Elsewhere, it is rivers that are ‘ever-flowing’ (ἀενάοιc ποταμοῖc’: Simonides 581.2P). Besides being ‘ever-flowing’, κλέοc is also ‘unquenchable’ (ἄcβεcτον κλέοc: δ 584, η 333). Elsewhere again it is fire that is ‘unquenchable’:

φλογὶ εἴκελοc ʽΗφαίcτοιο#ἀcβέcτῳ (Ρ 88-89)

“looking like the unquenchable flame of Hephaistos”

If κλέοc is to be defined as that certain quality which a hero acquires by successfully accomplishing feats of valor, what happens if he is unsuccessful? After all, some have to be defeated in order that others may win. If a Homeric hero loses, he still becomes subject-matter, but not necessarily in the format of κλέοc: rather, loss may call for the format of πένθοc, usually translated as ‘grief’. For example, the wounding of Menelaos is described as a κλέοc for the enemy and a πένθοc for the Achaeans (Δ 197 = 207): {255|256}

… τῷ μὲν κλέοc, ἄμμι δὲ πένθοc

Besides the fact that κλέοc and πένθοc belong to the same noun-category (type γένοc), their epithets are likewise morphologically parallel: ἄφθιτοn and ἄλαcτον respectively. The latter word, meaning ‘unforgettable’, is a verbal adjective with formant -το- and with zero-grade root, just like ἄφθιτοn. [
26] This expression πένθοc ἄλαcτον describes the grief of Thetis for Achilles (Ω 105) and of Penelope for Odysseus (α 342). In the latter passage, Penelope is objecting to the topic which the singer Phemios has chosen for his song, namely the Return of the Achaeans (νόcτον: α 326); the topic necessarily involves the misfortunes of Odysseus (compare α 354f), and whereas these misfortunes may be simply a κλέοc to the ears of some, they are definitely a πένθοc for her. In other words, the topic calls for lamentation from Penelope’s point of view. Telemachos meanwhile tells his mother not to object, on the grounds that the Returns are indeed a suitable epic theme, at least for others (α 346ff). Such an epic theme, however, is not at all suitable for the family and friends of Odysseus, as is made clear in {256|257} another passage.

When the singer Demodokos sings of the destruction of Troy and its aftermath, Odysseus, who is still unknown in the court of Alkinoos, breaks down and weeps (θ 499-522). When Alkinoos notices, he asks the singer to stop, on the grounds that the topic has displeased the stranger (θ 538):

οὐ γάρ πωc πάντεccι χαριζόμενοc τάδ’ ἀείδει

“he [Demodokos] does not please everyone when he sings these things”

After remarking that the events at Troy are worthy of epic song (θ 580), he follows up his declaration by asking a qualifying question (θ 581ff): or is it that a male relative of yours died at Troy? In other words, etiquette precludes epic topics which bring personal grief to someone in the audience who has lost a relative or friend. Such loss brings unforgettable grief, and the bereaved should not be reminded by epic themes.

By contrast, other kinds of grief are not unforgettable and can be assuaged with epic themes, as Hesiod declares in Theogony 98ff:

εἰ γάρ τιc καὶ πένθοc ἔχων νεοκηδέϊ θυμῷ
ἄζηται κραδίην ἀκαχήμενοc, αὐτὰρ ἀοιδὸc
Μουcάων θεράπων κλέεα προτέρων ἀνθρώπων
ὑμνήcῃ μάκαράc τε θεούc, οἳ ʼ ́Ολυμπον ἔχουcιν
αἶψ’ ὅ γε δυcφροcυνέων ἐπιλήθεται οὐδέ τι κηδέων

“and even if someone has πένθοc and is sorrowful {257|258} in his newly-troubled θυμόc, distressed in his heart, yet, when a singer, θεράπων of the Muses, sings the κλέεα of men of old and the blessed gods who inhabit Olympus, at once he [the distressed one] forgets his sorrows and no longer remembers his cares”—italics supplied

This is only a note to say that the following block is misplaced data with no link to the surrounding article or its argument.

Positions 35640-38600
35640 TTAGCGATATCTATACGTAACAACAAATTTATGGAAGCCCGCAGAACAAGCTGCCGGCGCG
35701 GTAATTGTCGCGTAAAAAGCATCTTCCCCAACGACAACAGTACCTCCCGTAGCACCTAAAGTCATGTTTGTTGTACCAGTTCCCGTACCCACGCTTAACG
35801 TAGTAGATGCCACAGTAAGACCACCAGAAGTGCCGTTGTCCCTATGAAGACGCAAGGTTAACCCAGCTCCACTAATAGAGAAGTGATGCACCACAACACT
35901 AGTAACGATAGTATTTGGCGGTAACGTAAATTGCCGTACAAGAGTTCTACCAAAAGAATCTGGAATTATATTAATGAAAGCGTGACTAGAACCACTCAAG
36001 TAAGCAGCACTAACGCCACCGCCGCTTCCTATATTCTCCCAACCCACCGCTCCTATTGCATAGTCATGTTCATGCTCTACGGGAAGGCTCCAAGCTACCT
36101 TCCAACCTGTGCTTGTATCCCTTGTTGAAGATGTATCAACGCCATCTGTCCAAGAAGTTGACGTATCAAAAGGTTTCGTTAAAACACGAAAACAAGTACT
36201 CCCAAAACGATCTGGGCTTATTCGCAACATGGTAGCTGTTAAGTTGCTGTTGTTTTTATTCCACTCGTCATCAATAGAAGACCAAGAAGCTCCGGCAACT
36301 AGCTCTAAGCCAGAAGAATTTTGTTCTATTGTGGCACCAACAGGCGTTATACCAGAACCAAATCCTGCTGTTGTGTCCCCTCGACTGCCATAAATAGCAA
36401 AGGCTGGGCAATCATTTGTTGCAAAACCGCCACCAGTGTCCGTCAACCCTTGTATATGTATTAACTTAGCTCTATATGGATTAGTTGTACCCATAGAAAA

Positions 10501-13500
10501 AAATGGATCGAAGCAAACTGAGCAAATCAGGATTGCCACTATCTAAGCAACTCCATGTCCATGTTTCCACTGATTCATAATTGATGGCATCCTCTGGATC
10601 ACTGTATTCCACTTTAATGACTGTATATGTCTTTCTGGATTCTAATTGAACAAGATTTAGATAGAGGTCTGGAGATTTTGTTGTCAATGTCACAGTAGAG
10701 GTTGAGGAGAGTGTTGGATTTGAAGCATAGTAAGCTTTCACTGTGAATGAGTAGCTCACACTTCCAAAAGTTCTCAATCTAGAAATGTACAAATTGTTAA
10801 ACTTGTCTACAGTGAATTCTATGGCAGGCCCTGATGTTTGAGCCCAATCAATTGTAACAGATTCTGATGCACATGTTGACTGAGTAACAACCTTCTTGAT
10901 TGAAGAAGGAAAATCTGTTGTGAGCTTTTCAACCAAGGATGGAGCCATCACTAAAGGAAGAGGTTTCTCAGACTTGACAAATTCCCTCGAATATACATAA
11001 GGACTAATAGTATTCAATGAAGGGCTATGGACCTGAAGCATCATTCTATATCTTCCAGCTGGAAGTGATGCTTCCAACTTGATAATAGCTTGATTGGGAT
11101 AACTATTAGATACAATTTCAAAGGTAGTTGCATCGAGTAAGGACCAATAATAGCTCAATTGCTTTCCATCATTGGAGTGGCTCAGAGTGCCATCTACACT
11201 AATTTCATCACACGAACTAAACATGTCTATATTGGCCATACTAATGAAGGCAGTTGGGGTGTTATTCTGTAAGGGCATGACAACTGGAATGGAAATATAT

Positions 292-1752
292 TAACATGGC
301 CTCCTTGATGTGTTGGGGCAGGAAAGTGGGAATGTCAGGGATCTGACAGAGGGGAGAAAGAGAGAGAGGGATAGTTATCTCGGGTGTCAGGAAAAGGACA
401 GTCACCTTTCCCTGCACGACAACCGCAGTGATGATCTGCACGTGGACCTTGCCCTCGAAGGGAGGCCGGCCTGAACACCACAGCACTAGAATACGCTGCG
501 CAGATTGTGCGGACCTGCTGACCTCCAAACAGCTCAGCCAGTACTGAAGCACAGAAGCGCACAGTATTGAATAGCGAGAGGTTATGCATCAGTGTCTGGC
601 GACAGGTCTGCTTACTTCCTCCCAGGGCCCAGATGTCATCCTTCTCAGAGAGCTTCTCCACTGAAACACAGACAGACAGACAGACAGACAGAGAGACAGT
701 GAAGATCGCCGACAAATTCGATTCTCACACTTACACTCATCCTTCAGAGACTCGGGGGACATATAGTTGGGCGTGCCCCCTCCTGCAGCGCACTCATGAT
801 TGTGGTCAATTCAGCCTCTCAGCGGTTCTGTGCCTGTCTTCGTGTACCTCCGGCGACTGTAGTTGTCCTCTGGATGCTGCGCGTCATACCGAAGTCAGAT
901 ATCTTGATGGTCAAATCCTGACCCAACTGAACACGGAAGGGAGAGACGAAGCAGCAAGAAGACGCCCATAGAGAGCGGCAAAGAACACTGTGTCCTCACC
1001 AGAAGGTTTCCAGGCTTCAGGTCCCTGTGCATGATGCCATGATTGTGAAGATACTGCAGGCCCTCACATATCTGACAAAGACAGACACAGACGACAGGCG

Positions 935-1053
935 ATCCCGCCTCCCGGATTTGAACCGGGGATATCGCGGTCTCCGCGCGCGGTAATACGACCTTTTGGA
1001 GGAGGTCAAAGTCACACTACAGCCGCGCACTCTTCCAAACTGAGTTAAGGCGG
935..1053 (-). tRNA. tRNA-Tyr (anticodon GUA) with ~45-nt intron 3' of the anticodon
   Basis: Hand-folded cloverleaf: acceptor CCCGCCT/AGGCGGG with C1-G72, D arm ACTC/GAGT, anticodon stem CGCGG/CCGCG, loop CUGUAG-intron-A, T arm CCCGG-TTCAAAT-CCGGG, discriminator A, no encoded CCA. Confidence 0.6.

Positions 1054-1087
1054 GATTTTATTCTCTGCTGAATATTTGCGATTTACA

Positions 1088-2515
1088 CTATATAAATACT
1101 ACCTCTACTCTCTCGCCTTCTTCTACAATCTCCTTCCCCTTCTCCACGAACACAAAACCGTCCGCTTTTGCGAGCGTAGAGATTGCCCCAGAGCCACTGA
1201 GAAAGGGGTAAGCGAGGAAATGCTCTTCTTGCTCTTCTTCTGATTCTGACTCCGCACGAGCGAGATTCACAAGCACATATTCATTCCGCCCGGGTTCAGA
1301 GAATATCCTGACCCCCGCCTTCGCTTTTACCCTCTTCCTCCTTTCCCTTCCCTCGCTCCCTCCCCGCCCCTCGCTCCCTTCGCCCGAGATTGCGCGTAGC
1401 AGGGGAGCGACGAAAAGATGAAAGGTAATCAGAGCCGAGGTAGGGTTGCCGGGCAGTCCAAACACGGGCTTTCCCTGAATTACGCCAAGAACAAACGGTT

As for unforgettable grief, πένθοc ἄλαcτον, the only way to forget it is by magic. Thus the φάρμακον of Helen, which she puts into the wine (δ 220ff) is νηπενθέc ανδ κακῶν ἐπίληθον ἁπάντων, ‘without grief’ and ‘without memory of any evils’ (δ 221). He who drinks this potion would not even mourn the death of his father and mother (δ 224) or of his brother or of his son: no, he would not mourn, not even if they were killed before his very own eyes (δ 225f).

The expression πένθοc ἄλαcτον is so welded together that a verbal derivative from ἄλαcτον, ἀλαὸτέω (Ο 21, and so on), behaves semantically as if it were a derivative from πένθοc rather than ἄλαcτον: ἀλαcτέω means ‘to be distressed’. A transitional stage in semantic development is visible in this expression of Alkman (Partheneion 34f):

                       …ἄλαcτα δὲ
ϝέργα πάθον κακὰ μηcαμένοι

“they [the Hippokoöntids] devised evil deeds and endured unforgettable things”

The collocation of πάθον with ἄλαcτα is interesting {258|259} because the noun πένθοc (< *kwenth-os) was originally derived from the verb πάcχω (< *kwn̥th-skō). However, any living relationship between πένθοc and πάcχω had broken down once πάθοc (<*kwn̥th-os) replaced πένθοc as the action-noun directly derived from πάcχω. [
27] We may infer that an interchange of nominal πένθοc ἄλαcτον with verbal ἄλαcτα … πάθον could have happened only at a time too early for Alkman—when the noun πάθοc had not yet even existed. It would follow that Alkman’s phrase ἄλαcτα … πάθον was not coined on the basis of πένθοc ἄλαcτον, as in the Iliad and Odyssey; rather, Alkman deployed a traditional phrase ἄλαcτα … πάθον which had a traditional variant πένθοc ἄλαcτον, used in the Iliad and Odyssey. If indeed the free interchange of ἄλαcτα … πάθον and πένθοc ἄλαcτον goes back to so early a period that πάθοc had not even existed, then the context of Alkman’s expression

                       … ἄλαcτα δὲ
ϝέργα πάθον κακὰ μηcαμένοι

would be extremely archaic and may reveal further information about the context of Homeric πένθοc ἄλαcτον.


[ back ] 1. Parry 1928a.

[ back ] 2. Parry (1928a:158) puts it this way: “Par elle-même une épithète, quelle qu’en soit la signification, n’a rien d’ornamental; ce n’est qu’à force d’être employée constamment avec un certain substantif ou avec un certain groupe de substantifs qu’elle acquiert cette qualité. L’épithète ne devient ornamentale que lorsque son sens, perdant sa propre valeur, se confond tellement avec l’idée de son substantif qu’il n’est plus possible de l’en séparer.”